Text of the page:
Reasons Why It’s Too Hard to Include Playable Female Characters In Games

There have been some really great takes on just why Ubisoft’s proclamation that it was just a “reality of game development” that their newest title in the Assassin’s Creed series wouldn’t include playable female characters, many of which I covered in Friday’s link roundup.

However, some conversations on Google+ inspired me to do some silly drawings of some only-slightly-less-ludicrous reasons why it’s just too hard for studios to include playable female characters. A picture is worth 1000 words and all that:

It was nice to get a chance to return to my roots, as it were, by doing something silly for once (not to mention taking a bit of a break from Princess Charming); a lot of my posts recently have been rather serious, but sometimes it’s nice to just be silly.

Still, I think it’s worth using this post to make a serious point. Given that Ubisoft has already had female assassins in the series, including Aveline, a title character in her own AC game, it stretches my credulity beyond the breaking point for me to believe that it’s honestly that hard for Ubisoft to include a playable female assassin.

There are existing development assets already, including Aveline’s model and all of the motion-capture done for her animations. Would it really have been so hard to do some color-swapping of Aveline’s model and port her into the game? It certainly wouldn’t have been anything budget-breaking, given that this is a AAA title with a AAA budget. Frankly, female moon pixels and fire-breathing dragons are about as easy to believe.

Ubisoft would have done a lot better to own up to the truth: either they didn’t want to make a playable female character, or they just didn’t think of doing it. Instead, this gutless prevaricating has cost them a lot of goodwill. I’ve seen many long-time fans of the series who had appreciated the diversity of the series and its’ development team saying that they’re not going to put any more money into purchasing future AC games.

All in all, it would be hard to imagine a more bone-headed marketing ploy for a game that needs a large audience to recoup its astronomical development budget.


Self-Promotion Sidebar:

Do you link this post? Do you wish you could buy a print of these cartoons? Good news – you can! And honestly, who wouldn’t want to hang such beautiful satire on their walls? (Don’t answer that.)

 

About wundergeek
In addition to being a cranky feminist blogger, I am an artist, photographer, and somewhat half-assed writer living in the wilds of Canada with a wonderful spouse and two slightly broken cats.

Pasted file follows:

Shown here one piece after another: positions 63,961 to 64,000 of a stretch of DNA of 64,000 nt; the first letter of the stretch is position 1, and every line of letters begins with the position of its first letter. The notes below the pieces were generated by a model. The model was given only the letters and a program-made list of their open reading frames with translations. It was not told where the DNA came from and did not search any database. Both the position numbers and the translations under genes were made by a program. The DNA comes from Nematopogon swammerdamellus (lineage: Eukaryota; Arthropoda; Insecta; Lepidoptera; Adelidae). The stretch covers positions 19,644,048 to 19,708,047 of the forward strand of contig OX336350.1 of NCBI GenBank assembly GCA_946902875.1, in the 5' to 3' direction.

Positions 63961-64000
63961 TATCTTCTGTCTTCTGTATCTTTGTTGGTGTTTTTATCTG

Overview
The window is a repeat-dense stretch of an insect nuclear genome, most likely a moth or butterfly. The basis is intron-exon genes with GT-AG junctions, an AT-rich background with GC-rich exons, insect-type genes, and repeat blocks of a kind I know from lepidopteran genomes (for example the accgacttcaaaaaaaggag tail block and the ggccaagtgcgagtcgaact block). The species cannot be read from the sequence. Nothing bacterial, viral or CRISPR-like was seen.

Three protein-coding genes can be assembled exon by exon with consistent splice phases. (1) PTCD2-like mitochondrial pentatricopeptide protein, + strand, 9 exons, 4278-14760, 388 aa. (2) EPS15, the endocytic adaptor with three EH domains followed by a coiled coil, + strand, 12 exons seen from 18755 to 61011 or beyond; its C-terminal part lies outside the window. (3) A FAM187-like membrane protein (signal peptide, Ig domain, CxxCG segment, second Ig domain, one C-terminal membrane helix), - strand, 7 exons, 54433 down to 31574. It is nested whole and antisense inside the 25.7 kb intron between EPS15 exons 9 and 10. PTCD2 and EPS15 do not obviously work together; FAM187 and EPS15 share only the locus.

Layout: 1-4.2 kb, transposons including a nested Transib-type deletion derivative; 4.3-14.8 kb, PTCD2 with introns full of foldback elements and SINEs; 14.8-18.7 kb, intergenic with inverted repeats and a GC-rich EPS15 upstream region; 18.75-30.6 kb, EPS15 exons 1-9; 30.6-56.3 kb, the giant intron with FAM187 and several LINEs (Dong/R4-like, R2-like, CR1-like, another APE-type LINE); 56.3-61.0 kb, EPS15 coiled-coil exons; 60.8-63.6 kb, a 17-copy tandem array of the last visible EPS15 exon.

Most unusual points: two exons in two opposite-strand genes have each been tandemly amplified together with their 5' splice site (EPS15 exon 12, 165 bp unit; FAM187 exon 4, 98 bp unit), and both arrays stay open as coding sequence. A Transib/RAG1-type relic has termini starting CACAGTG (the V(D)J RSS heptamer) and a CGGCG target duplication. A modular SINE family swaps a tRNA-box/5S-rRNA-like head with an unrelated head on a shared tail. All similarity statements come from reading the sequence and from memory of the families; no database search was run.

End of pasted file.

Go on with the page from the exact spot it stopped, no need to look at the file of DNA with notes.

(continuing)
6 Responses to Reasons Why It’s Too Hard to Include Playable Female Characters In Games

  1. Jin Kim says:

    Have there been any studies done to figure out how many core gamers there are that are female? Perhaps these companies really would lose money by adding female characters since there are so many immature young male gamers that don’t want to play as a woman. Also please note I said core gamers.

  2. Jin Kim says:

    [Derailing]

  3. Olli says:

    Yeah, that’s something I don’t understand. This is how I picture the situation at Ubisoft: So, they’ve finished creating AC:U and then one from the GD comes up and says “Hey, now that we’re nearly done, let’s include one or two female character, you know, for the balance”, where the Head of Development comes up and says “Sorry, we don’t have any resources any more”.
    “What do you mean, we don’t have resources? Just change the texture of one the characters and that’s that.”
    “No, too much work. It will cost high amount of money that we need for worthless DLC’s and shit, the players do not need.”
    “Yeah, but it really takes no effort at all and it’s done in a few hours … ”
    “I said no, and that’s final! No female characters! Now if you’ll excuse, I’ll draw some crude stick figures in Time magazine while sniffing glue”.

    I’m sorry, I work somewhat in the game industry but I don’t see the problem of including a female character. Maybe if they would have planned ahead and not produce every damn year a new one, they would have had the time, but it still makes no sense.

  4. Pingback: The Repeater: The Digital Frontier Theory Advanced | XP Chronicles

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